To make the pilgrimage to the eighty-eight sacred places in the traditional manner, on foot, required about sixty days, or longer for the sick and crippled who visited the sacred places hoping to be cured of their afflictions. A pilgri mage of two months’ duration after possibly travelling to Shikoku from other parts of Japan was, for many, a difficult task. Personal considerations of finances and time were barriers to participation in the pilgrimage, as were political constraints duri ng the Edo period when free movement from one prefecture to another was hindered. Perhaps it was in response to these difficulties that sub-pilgrimages to parts of the eighty-eight sacred places and miniature pilgrimages elsewhere copied after the Shik oku pilgrimage were developed.
A division of Shikoku’s eighty-eight sacred places into distinct sub-groups gradually evolved. At least twelve such groups of temples are clearly indicated by special names that have been assigned to them. Eight of these , includ ing anywhere from five to seventeen temples each, may be regarded as foci of ” local” pilgrimages, since they primarily attract Shikoku residents. Each of the remaining four groups encompasses all of the temples in one of Shikoku’s four prefect ures. It is common for pilgrims to call at all of the temples in just one prefecture, returning to Shikoku several times until all four prefectures have been visited. Thus, through the division of the eighty-eight sacred places into smaller groups, pilg rims have been permitted to make the pilgrimage in convenient segments. With the completion of each segment, certain religious merit is believed to have been attained, and when all segments of the pilgrimage have been completed the religious merit is alm ost equal to that gained when the pilgrimage is made all at once. The relationships between the Shikoku pilgrimage and sub-pilgrimages are shown in Figure 6.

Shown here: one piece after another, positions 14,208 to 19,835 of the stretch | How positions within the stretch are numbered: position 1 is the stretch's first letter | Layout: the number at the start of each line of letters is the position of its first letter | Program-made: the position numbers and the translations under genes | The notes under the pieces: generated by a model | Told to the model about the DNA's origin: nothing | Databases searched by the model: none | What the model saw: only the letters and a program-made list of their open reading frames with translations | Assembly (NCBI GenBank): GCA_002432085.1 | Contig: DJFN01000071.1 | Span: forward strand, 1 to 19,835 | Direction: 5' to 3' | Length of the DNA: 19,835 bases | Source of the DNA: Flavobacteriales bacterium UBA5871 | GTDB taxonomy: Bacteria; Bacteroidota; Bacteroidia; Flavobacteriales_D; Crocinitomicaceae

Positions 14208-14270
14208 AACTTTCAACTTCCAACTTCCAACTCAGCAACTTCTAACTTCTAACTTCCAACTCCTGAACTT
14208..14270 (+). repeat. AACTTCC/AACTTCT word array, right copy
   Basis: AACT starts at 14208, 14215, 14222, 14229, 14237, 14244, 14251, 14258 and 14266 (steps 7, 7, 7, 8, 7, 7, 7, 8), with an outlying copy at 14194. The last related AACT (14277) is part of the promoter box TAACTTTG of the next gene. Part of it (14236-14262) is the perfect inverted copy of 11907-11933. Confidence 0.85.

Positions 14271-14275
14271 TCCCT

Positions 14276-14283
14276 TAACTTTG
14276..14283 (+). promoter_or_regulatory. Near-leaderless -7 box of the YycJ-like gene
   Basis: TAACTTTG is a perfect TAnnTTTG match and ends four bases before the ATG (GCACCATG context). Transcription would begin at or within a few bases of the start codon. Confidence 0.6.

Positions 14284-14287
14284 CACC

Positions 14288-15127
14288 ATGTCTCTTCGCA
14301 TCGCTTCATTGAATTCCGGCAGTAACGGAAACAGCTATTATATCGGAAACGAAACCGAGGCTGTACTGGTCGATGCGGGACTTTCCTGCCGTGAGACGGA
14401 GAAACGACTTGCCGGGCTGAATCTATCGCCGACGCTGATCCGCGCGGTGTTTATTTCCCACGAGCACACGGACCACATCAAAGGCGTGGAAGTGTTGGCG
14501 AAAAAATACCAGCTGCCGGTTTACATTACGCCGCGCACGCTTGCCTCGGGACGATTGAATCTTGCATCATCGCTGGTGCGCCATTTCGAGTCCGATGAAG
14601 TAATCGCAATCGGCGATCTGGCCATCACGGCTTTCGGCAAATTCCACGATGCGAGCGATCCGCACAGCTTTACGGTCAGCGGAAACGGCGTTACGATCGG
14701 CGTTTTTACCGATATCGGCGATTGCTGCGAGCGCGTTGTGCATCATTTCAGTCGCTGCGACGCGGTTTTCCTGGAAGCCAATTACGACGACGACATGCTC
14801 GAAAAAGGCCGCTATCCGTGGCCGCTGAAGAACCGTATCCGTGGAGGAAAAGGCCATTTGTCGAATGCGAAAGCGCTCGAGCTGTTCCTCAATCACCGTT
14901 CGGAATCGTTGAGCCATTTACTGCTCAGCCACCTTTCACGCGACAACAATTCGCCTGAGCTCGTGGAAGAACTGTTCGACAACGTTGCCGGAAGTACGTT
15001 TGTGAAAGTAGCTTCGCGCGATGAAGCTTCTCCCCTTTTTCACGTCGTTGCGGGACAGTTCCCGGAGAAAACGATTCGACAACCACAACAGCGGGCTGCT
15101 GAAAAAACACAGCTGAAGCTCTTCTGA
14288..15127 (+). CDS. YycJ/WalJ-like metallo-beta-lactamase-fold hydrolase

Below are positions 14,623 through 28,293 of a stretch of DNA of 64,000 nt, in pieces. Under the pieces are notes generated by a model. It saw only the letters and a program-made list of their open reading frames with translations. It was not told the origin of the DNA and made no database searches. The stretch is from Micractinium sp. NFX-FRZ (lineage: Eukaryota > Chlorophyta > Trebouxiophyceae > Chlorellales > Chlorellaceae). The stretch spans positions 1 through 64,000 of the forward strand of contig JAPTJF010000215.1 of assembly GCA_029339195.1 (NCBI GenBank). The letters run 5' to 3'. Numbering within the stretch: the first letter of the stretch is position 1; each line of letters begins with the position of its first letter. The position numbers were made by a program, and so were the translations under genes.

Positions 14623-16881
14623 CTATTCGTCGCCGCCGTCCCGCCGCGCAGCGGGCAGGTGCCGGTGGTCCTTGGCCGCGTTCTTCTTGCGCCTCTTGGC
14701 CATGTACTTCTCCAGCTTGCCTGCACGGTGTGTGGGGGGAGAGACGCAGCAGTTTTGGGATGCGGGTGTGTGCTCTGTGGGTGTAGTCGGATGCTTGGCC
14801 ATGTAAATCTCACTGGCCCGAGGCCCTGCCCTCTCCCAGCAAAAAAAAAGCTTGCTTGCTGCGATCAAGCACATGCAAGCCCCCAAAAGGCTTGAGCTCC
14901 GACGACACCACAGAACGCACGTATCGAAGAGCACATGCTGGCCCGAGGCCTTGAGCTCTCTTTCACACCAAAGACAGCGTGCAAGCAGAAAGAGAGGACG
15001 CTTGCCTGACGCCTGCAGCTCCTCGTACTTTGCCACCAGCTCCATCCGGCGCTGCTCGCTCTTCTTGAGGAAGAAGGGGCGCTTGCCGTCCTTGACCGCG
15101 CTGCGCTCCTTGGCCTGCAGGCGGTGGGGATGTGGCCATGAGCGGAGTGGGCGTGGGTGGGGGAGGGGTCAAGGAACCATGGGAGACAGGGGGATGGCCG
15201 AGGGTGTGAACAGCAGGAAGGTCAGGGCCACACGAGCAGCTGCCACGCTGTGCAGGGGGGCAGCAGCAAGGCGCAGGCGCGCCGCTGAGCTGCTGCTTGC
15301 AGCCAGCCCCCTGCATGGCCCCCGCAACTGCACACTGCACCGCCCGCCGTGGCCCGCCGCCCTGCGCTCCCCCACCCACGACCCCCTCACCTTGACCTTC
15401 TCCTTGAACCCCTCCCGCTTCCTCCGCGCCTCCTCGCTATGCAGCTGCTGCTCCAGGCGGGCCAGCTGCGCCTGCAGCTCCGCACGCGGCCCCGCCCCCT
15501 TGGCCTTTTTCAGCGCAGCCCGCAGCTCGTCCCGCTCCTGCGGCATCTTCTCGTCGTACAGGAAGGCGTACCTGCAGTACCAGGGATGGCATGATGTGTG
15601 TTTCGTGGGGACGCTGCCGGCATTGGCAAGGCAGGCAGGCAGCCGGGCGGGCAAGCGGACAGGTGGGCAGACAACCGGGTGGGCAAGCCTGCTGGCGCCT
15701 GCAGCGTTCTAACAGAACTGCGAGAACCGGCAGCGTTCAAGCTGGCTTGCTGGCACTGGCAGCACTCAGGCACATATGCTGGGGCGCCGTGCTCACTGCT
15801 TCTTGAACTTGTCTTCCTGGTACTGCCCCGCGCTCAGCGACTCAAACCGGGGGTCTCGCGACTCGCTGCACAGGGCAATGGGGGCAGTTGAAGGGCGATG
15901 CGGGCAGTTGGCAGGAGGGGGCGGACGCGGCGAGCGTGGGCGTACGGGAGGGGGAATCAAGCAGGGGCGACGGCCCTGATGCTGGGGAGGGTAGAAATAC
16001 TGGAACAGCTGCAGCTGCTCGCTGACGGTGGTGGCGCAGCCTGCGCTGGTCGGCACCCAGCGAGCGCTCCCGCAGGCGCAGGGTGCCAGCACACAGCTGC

The emergence, elsewhere in Japan, of miniature pilgrimages patterned on the Shikoku model provided another means of facilitating pilgrimage participation. Of at least forty-one such miniature pilgrimages19 establis hed outside Shikoku, many are still undertaken today (Figure 7). A more detailed comparison between Shikoku and three of the imitative pilgrimages, Shodo, Chita, and Sasaguri, is provided in Table VI. All contain eighty-eight sacred places and all share the belief that soil from each of the original places was brought to and embedded in its counterpart in the miniature pilgrimage. They also tend to cover a shorter distance, although there is considerable variation in circuit length; some, if made on fo ot, take two weeks to complete, while others can be made in one day.